The Fantastic Life of Young Frozone


Yaw Amp (Astghik Dion/Amherst Wire)

Astghik Dion, Photo/Assistant Entertainment Editor

“Why do this? But I never find an answer to that. I just keep doing it. And I think that’s a wonderful thing, I hope I never get an answer to that.”

An obstacle that almost every artist with immigrant parents in the United States faces regardless of the field they are in, is making their parents believe in their vision. It took 20-year-old Yaw Amp getting temporarily kicked out of college during his sophomore year for his parents to truly see how serious making music is to him. 

Yaw -also known as Young Frozone- is a hip-hop artist from Worcester, Massachusetts studying communications here at UMass, “it was either that or journalism, ‘cus if I’m not a rapper, then I’d like to be a sports media personality, something like ESPN,” said Amp.

Being at home can make one feel too comfortable, too complacent, and with school being out of the way for Yaw right now, music is the only thing left, making a change of scenery that much more important for him.

“If I stay in Massachusetts forever, I never breakthrough ‘cus I feel so complacent,” he said. “But I would never think of staying anywhere else. I do want to be a Massachusetts rapper, I want to rep. Mass. As far as the Worcester rap scene, now that I can see it, I think it could be so much more.”

In recent years, Yaw has become a part of that “so much more.” Music has become a part of his daily routine: eat, sleep, make music and repeat. Hearing the impassioned way in which he discusses his craft would make one believe he has been immersed within the industry all his life, yet this isn’t the reality. 

It wasn’t until 2016 when a wave of coincidences crashed into Amp’s life, one reason after another all pointing him into making rap music. The first being an auto-tune app on Android called “Tune Me.”

“Me and my boy Andrew were just at his house waiting for a basketball game, making song after song on the app,” he said. “One of them got popular with a cult-like following at my school, it was called ‘Black Curry.’”

What initially began as diss tracks between friends just for fun turned to Yaw performing in front of his whole high school for a talent show, which he won. At this point however, he had never fully written a song, which brings us to sign number two.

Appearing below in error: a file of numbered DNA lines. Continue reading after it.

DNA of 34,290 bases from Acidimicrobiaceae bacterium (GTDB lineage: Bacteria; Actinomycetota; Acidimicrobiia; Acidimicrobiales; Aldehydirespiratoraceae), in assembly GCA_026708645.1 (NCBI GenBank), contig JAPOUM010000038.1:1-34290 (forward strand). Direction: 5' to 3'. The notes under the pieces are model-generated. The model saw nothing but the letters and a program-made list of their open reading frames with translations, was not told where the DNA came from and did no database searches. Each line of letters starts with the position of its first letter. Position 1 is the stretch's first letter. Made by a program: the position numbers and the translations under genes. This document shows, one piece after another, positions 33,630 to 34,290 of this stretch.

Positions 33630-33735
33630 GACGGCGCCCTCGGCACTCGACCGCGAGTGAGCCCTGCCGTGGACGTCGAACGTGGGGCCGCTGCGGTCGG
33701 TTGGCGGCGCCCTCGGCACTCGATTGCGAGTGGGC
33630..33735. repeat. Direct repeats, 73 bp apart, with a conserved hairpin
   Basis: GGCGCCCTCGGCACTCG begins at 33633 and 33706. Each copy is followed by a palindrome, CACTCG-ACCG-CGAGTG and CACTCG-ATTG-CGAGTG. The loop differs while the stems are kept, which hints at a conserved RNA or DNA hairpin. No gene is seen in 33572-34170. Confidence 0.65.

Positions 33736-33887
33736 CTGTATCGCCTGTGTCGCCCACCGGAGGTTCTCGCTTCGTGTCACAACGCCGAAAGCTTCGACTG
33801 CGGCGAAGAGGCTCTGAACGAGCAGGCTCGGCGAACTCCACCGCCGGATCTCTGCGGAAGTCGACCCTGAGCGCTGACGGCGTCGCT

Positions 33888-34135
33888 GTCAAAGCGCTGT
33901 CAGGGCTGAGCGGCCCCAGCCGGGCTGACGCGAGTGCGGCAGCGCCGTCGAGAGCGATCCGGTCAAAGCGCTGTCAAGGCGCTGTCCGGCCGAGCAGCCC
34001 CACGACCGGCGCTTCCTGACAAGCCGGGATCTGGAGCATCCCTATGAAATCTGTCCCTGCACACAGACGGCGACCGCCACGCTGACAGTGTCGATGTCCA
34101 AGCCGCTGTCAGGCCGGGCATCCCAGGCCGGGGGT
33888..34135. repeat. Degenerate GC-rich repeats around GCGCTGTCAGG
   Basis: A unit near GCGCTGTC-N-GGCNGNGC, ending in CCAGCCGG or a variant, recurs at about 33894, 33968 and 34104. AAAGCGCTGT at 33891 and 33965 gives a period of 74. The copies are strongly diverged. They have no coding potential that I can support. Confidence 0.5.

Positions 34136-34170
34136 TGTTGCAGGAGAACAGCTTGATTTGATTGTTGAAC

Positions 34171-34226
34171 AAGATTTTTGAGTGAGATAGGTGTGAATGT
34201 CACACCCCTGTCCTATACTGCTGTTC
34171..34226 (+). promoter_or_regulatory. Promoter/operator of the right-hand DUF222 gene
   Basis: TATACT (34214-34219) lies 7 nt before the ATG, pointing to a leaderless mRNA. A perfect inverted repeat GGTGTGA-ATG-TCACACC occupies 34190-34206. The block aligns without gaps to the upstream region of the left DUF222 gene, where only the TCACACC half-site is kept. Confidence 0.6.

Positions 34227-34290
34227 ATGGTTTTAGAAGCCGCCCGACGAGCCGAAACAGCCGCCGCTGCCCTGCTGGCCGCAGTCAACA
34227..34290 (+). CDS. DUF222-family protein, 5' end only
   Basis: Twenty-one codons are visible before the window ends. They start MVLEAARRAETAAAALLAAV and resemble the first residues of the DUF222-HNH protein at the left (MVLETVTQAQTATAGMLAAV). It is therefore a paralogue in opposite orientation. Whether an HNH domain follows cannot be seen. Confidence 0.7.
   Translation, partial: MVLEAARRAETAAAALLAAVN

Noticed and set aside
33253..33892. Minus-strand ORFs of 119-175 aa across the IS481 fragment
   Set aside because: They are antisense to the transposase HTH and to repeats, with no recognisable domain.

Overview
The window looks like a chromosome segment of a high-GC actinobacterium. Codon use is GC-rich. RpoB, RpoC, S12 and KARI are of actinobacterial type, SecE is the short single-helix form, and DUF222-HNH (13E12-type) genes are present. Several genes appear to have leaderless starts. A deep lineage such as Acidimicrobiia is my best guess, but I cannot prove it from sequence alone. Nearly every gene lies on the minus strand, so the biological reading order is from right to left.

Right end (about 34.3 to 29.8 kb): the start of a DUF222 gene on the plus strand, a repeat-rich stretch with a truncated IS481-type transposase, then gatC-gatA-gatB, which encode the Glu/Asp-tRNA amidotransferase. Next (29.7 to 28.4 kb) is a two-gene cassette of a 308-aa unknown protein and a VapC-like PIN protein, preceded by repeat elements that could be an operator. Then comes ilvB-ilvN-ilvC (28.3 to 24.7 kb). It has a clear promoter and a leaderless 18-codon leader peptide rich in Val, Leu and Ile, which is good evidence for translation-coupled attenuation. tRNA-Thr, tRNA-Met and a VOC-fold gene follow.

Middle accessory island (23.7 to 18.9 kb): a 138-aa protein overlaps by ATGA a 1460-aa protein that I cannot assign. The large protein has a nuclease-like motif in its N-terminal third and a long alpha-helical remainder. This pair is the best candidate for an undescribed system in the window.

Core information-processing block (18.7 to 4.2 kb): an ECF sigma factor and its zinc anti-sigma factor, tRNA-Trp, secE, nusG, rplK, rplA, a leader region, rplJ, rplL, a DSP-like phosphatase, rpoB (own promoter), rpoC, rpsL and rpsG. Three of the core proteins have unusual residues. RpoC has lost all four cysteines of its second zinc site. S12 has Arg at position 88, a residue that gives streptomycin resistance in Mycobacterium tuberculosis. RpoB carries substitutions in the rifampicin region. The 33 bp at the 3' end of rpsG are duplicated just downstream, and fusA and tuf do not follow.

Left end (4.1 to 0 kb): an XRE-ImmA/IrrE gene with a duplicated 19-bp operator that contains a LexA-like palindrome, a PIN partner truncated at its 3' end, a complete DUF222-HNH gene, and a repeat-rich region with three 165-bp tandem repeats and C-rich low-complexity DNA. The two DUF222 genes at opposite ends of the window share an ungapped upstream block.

In the summertime of 2016, he joined a college readiness program called “Upward Bound,” where he attended a history of hip-hop class taught by a former rapper, where the idea of making rapping a career first brewed in his mind. 

The program would prove to be a sole source of inspiration for him at the time. “In that same program I was in a poetry elective which turned out to be a study of Kendrick Lamar’s ‘To Pimp A  Butterfly’ – my all-time favorite album,” he said. “These things just kept happening, and then at the end of that summer program my counselor kind of noticed what was going on with me. He gave me a notebook that I still have to this day, and after I got that notebook I was like I might as well start writing rhymes.”

It was at this same program where he later received his musical moniker, “Young Frozone.” He was called back to work for them and taught his own rap elective in which everyone went around and said their rap name. 

“Then they were like ‘what’s your rap name?’ I was like s***, I don’t want to say my real rap name cus it’s not that cool, so I said Young Frozone,” he said. “One of my first songs was called ‘Young Frozone’, just randomly. That’s the first time Young Frozone was ever invented, then it came back up in that elective and I was just like I have to do something with the persona and make it a persona.

Yaw Amp (Astghik Dion/Amherst Wire)

And that is exactly what he did. His entire mixtape released in November of 2019 is centered around the theme of the “The Fantastic Life of Young Frozone.” 

The tape was originally meant to be merely an EP of more “fun, trap-based songs.” However, Amp soon got fed up with what he was doing, he got bored and turned to other forms of inspiration.

“At the same time, I was also watching the ‘Wu-Tang’ series on Hulu and I was feeling exactly what they’re feeling the same energy,” he said. “I was like,  I need some beats like this.”

The beats he was looking for proved to be difficult to find, and just as he was about to give up, a dusty beat on SoundCloud with a “Dragon Ball Z” sample fell into his lap, and he knew it was a wrap. 

“All I needed was lyrics, I didn’t have any inspiration,” he said. “Then, I heard this Raekwon song, ‘Guillotine.’ Inspectah Deck started with ‘poisonous paragraphs’ and then he just went off.” 

This would serve to inspire his first, and favorite song on the mixtape, “Frozone’s Theme.” Altogether the project was made within his first semester of sophomore year and features fellow UMass artists Kid Fob and Josue.